In addition to having to reapply for the credential, accredited veterinarians must undergo training in order to maintain accreditation. The training requirements vary depending on the level of accreditation a practitioner wishes to maintain. In general, practitioners who work with non-exotic household pets would opt for Category I, which requires about three hours of training; while clinicians who minister to farm animals, zoo animals, horses and birds would choose Category II, which entails six hours of training.

The training is free and will be available online. Fletcher said training sessions are expected to launch by the end of March, starting with the following four modules:

Introduction to the New National Veterinary Accreditation Program

The session gives the history of the veterinary accreditation program, discusses the importance and benefits of being accredited, lays out the duties and responsibilities of accredited veterinarians, gives details on Category I and II levels of accreditation and describes specialized program certifications that will be available to Category II-accredited practitioners (for example, in johnes, aquaculture, contagious equine metritus and emergency management, among other areas).

Role of Agencies (State, Federal, International) and Health Certificates

This module gives an overview of state, federal, and international agencies with which an accredited veterinarian may interact, and the services these agencies provide. Participants are taught how to accurately complete health certificates for animals traveling domestically or internationally and receive written guidelines for 11 USDA VS Forms and their continuation sheets as references for later use.

Vesicular Diseases

This module focuses on foot-and-mouth disease, vesicular stomatitis, swine vesicular disease and vesicular exanthema in the United States. It describes clinical signs associated with the four vesicular diseases and specific biosecurity measures to help prevent outbreaks. The module takes the veterinarian through an interactive scenario investigating a possible vesicular disease outbreak on a swine farm. Veterinarians learn the process of reporting a possible vesicular disease case and the chain of events that occur in a foreign animal disease investigation.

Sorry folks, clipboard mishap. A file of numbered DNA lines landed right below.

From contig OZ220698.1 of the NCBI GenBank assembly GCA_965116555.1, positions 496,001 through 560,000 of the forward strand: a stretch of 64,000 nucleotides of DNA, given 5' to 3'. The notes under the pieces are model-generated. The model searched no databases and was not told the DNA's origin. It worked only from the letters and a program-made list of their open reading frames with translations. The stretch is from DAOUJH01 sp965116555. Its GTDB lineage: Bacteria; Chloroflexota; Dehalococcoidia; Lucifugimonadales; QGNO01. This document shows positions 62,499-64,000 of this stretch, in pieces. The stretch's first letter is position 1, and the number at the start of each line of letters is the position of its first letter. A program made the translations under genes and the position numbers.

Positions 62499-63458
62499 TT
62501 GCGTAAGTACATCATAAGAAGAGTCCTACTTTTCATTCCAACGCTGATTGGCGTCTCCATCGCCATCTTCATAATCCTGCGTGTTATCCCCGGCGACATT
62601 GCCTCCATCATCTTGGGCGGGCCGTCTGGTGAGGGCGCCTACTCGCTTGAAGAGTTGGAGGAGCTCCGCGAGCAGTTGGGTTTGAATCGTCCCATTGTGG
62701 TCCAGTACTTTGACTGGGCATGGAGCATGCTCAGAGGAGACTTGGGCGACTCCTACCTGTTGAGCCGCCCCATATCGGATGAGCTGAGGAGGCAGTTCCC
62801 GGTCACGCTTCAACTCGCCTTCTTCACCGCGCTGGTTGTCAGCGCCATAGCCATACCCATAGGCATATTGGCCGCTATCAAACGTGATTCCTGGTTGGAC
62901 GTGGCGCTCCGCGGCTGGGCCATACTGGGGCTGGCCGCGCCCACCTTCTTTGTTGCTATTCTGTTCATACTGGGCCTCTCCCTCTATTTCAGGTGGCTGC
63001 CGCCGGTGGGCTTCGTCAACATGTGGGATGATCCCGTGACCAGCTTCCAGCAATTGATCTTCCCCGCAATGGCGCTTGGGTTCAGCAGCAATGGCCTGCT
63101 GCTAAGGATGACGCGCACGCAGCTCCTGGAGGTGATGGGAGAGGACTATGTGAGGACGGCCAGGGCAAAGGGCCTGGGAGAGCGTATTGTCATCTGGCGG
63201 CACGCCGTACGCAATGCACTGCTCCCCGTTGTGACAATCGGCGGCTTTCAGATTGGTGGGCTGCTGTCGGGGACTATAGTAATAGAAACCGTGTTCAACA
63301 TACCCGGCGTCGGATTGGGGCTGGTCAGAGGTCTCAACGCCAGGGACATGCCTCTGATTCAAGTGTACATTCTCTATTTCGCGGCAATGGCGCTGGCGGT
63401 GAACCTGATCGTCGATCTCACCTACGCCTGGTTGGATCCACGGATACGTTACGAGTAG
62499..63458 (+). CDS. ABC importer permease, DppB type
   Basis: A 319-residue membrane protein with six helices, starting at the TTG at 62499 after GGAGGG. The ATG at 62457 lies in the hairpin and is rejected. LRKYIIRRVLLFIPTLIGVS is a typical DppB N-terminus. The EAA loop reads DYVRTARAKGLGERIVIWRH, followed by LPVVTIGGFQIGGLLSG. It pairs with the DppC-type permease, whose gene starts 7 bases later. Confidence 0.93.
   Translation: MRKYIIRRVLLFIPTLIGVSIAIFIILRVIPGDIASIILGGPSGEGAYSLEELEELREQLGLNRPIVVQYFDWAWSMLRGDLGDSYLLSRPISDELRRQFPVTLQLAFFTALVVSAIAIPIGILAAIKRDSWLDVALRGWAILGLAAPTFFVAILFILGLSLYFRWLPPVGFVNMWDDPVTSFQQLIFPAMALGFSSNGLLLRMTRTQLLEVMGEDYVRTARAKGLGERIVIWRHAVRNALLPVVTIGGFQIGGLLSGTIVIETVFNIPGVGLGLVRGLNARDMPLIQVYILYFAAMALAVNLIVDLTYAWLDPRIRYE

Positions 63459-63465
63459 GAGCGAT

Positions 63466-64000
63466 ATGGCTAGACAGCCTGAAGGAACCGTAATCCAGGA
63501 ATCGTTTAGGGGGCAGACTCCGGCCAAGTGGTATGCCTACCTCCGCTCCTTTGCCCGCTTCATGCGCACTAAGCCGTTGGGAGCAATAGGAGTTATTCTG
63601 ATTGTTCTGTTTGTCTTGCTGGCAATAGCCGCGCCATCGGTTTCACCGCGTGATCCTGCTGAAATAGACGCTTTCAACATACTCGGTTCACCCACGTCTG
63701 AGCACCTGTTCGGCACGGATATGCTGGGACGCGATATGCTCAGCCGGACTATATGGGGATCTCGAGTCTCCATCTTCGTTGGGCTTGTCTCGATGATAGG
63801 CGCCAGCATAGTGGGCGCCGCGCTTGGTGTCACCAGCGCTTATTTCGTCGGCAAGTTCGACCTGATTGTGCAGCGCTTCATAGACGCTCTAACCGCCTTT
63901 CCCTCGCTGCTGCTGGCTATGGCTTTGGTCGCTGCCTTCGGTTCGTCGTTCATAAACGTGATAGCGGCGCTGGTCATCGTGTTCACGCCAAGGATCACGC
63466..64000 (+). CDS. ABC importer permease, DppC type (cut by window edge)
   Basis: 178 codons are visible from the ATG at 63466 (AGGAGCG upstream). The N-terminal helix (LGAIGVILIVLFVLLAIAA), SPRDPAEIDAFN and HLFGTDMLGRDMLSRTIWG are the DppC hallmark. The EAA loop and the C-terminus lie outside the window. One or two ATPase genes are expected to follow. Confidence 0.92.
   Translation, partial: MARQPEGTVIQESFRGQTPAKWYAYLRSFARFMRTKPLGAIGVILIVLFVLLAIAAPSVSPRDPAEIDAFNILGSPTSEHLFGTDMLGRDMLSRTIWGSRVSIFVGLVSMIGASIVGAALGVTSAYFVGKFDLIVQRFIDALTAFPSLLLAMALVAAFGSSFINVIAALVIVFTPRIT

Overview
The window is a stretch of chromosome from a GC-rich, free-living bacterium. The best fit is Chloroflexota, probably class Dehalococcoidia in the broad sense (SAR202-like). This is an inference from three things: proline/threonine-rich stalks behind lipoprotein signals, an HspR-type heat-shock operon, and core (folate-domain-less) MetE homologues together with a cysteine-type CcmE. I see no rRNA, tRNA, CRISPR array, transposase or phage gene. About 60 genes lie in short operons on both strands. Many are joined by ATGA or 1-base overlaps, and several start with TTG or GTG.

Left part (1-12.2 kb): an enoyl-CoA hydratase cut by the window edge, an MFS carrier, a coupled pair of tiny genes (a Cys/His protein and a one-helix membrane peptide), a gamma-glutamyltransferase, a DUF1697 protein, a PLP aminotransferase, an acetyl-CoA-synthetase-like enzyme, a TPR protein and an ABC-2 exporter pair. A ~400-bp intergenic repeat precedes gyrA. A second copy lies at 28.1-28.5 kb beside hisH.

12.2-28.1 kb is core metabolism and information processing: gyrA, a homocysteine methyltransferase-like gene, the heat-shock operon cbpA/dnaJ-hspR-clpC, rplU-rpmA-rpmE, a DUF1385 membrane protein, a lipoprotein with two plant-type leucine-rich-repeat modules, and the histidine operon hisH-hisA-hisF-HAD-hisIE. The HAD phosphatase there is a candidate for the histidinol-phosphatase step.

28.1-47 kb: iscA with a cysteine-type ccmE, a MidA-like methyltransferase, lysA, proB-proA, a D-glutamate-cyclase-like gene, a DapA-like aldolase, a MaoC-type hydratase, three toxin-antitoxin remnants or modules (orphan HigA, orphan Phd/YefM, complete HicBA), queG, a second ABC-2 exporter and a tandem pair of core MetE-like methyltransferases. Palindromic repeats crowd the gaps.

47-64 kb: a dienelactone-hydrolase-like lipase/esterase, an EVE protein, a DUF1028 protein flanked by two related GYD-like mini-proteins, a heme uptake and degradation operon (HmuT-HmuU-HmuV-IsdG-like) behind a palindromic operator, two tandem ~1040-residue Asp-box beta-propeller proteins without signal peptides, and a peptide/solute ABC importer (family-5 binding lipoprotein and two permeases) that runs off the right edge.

Exotic Avian Diseases
This module addresses two important diseases of birds — avian influenza and exotic Newcastle disease — and their potential economic impact on the U.S. economy. The module describes clinical signs associated with these diseases and biosecurity measures to prevent outbreaks. Veterinarians participate in an interactive scenario in which one of the diseases potentially is introduced into the country through the pet bird industry. Participants are taught the process of reporting a suspected exotic avian disease and the chain of events that occur in a foreign animal disease investigation.

In all, the agency plans to offer 20 modules. Participants may choose from among the subjects like diners at a buffet. Fletcher said each module takes 45 minutes to one hour to complete and is equal to one hour, or unit, of training.

The USDA is granting accredited veterinarians at least three years and as many as five years to complete the first round of training, so that their renewal dates are staggered. After the first round of renewals, each participant must complete the training requirements every three years in order to maintain accreditation.